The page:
Well stated, my friend. Human beings are always meddling in things that they know nothing about-the result being often irreversible and always so damn tragic.

Its a well known fact that there is a species with a three letter name that is behind the dwindling of the bird population--only it spelled M A N, not C A T. Unless of course cats can build skyscrapers, develop pesticides, fly airplanes, and cause the planet to heat up.
 

vyger

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You know, They say that a non-native invasive species (house cats) are responsible for 1.4 to 3.7 Billion bird deaths each year, in the U.S.
:flail::flail::flail:

Just another thought, there are native cats that have been hunting in north America for a very long time.

Here is a list of the wild cats of North America.
  1. Ocelot.
  2. Cougar. ...
  3. Jaguar. ...
  4. Jaguarundi. ...
  5. Bobcat. The Lynx rufus is another small wild cat species whose range stretches from southern Canada to central Mexico. ...
  6. Canadian Lynx. Lynx canadensis is one of the small wild cats living in North America
The birds did just fine until lots of people showed up. It was people that made the passenger pigeon extinct, not the cats. There were so many of them they couldn't be counted. But they still managed to shoot them all.
Many of the above named cats have become endangered because of people. The domestic cat has taken over the role of the native cats because so many of them have been eliminated. The same happened to the wolf. Eliminating the natural predators throws everything into chaos. Then we get overrun with vermin and things like deer.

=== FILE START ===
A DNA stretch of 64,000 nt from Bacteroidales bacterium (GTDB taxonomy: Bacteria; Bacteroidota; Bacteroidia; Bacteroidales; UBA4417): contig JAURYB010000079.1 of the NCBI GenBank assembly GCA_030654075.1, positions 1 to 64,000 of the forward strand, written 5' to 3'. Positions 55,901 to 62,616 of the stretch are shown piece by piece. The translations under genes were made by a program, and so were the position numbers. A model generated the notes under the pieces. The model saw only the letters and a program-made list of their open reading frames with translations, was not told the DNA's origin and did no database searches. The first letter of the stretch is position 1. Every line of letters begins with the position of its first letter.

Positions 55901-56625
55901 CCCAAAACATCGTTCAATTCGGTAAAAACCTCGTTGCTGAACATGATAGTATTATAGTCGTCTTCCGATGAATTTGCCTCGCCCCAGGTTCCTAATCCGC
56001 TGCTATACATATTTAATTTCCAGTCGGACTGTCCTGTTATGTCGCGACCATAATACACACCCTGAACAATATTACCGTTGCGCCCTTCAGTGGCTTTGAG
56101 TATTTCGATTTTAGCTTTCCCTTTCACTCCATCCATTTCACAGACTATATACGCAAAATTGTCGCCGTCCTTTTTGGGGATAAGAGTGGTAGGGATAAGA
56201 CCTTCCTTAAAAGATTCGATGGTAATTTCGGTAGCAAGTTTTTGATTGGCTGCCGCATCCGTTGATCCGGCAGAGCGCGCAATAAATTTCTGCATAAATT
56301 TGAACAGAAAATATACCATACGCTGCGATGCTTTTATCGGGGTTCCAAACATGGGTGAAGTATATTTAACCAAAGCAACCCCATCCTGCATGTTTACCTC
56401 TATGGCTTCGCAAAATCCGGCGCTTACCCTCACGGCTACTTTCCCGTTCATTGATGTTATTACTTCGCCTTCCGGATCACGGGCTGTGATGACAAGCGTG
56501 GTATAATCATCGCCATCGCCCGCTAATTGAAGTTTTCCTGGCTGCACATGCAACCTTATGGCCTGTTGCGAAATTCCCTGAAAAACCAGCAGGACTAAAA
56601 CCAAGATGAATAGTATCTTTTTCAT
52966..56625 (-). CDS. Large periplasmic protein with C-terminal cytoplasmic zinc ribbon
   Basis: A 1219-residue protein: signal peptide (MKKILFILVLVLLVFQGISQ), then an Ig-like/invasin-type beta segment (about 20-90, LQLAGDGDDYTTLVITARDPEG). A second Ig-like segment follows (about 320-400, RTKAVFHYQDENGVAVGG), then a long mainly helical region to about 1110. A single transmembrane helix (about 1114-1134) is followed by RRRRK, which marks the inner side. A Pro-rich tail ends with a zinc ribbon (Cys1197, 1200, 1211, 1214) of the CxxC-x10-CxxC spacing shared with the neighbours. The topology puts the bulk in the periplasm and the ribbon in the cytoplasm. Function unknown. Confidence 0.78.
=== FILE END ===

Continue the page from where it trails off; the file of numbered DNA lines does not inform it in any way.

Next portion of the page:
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jefferd18

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:fear:I have had slacker cats before; I just didn’t mention them. In all fairness to Dante (who was so naughty he thought his name was Bud and Dante meant ‘hey you!’) my mom created a bit of a bird blind. The bird feeder/plant stand lowest rung places the bird feeder where the birds eat about 18-20 inches off the ground. This bird feeder is right next to a small orange tree ...... which has the perfect kitty hiding space. So in Dante’s case he was “hunting” like when you shoot deer licking a salt lick from a bird blind. It was solved by convincing my mom to quit hanging bird feeders on the lowest rung. I guilted her with a picture his latest finch victim (the bird was released and probably lived.) In the cat’s defense my mom feeds lots of birds, year round. So if I’m being generous and say Dante killed 20 finches in his 13 years .... I have to think my mom helped way more finches thrive/live then that..... plus the sparrows, crows, Golden Oreos plus some small bird with a rust colored head & those fat flying rats (pigeons) that hog the food from the little guys. Plus there is a hawk that kills a pigeon every 3-6 months so we kinda feed him to. ;) (I think Dante caught & killed 10 in his life. I was doubling it.)